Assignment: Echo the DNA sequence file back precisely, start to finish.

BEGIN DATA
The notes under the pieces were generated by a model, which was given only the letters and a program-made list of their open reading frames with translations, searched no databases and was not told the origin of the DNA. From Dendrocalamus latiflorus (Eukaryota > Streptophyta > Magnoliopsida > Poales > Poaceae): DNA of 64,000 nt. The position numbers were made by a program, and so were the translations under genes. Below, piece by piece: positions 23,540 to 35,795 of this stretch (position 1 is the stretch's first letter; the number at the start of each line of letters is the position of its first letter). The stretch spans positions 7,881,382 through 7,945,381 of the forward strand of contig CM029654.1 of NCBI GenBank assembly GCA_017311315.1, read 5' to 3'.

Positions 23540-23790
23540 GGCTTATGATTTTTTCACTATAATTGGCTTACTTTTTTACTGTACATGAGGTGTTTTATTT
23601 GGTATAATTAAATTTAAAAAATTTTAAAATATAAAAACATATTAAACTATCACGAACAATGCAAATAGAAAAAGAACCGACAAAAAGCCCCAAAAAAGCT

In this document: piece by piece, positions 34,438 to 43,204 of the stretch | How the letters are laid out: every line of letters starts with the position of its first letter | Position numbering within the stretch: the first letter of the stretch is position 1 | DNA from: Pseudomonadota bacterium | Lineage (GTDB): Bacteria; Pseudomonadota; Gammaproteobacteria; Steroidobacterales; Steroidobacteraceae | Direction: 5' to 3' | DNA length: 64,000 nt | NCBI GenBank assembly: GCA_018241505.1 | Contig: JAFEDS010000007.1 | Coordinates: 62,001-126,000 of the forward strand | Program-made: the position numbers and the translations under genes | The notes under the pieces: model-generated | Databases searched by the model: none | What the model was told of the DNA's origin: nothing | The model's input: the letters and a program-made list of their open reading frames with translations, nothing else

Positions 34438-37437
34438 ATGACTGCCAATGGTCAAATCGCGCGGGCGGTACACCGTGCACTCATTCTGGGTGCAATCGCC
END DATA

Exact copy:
The notes under the pieces were generated by a model, which was given only the letters and a program-made list of their open reading frames with translations, searched no databases and was not told the origin of the DNA. From Dendrocalamus latiflorus (Eukaryota > Streptophyta > Magnoliopsida > Poales > Poaceae): DNA of 64,000 nt. The position numbers were made by a program, and so were the translations under genes. Below, piece by piece: positions 23,540 to 35,795 of this stretch (position 1 is the stretch's first letter; the number at the start of each line of letters is the position of its first letter). The stretch spans positions 7,881,382 through 7,945,381 of the forward strand of contig CM029654.1 of NCBI GenBank assembly GCA_017311315.1, read 5' to 3'.

Positions 23540-23790
23540 GGCTTATGATTTTTTCACTATAATTGGCTTACTTTTTTACTGTACATGAGGTGTTTTATTT
23601 GGTATAATTAAATTTAAAAAATTTTAAAATATAAAAACATATTAAACTATCACGAACAATGCAAATAGAAAAAGAACCGACAAAAAGCCCCAAAAAAGCT

In this document: piece by piece, positions 34,438 to 43,204 of the stretch | How the letters are laid out: every line of letters starts with the position of its first letter | Position numbering within the stretch: the first letter of the stretch is position 1 | DNA from: Pseudomonadota bacterium | Lineage (GTDB): Bacteria; Pseudomonadota; Gammaproteobacteria; Steroidobacterales; Steroidobacteraceae | Direction: 5' to 3' | DNA length: 64,000 nt | NCBI GenBank assembly: GCA_018241505.1 | Contig: JAFEDS010000007.1 | Coordinates: 62,001-126,000 of the forward strand | Program-made: the position numbers and the translations under genes | The notes under the pieces: model-generated | Databases searched by the model: none | What the model was told of the DNA's origin: nothing | The model's input: the letters and a program-made list of their open reading frames with translations, nothing else

Positions 34438-37437
34438 ATGACTGCCAATGGTCAAATCGCGCGGGCGGTACACCGTGCACTCATTCTGGGTGCAATCGCC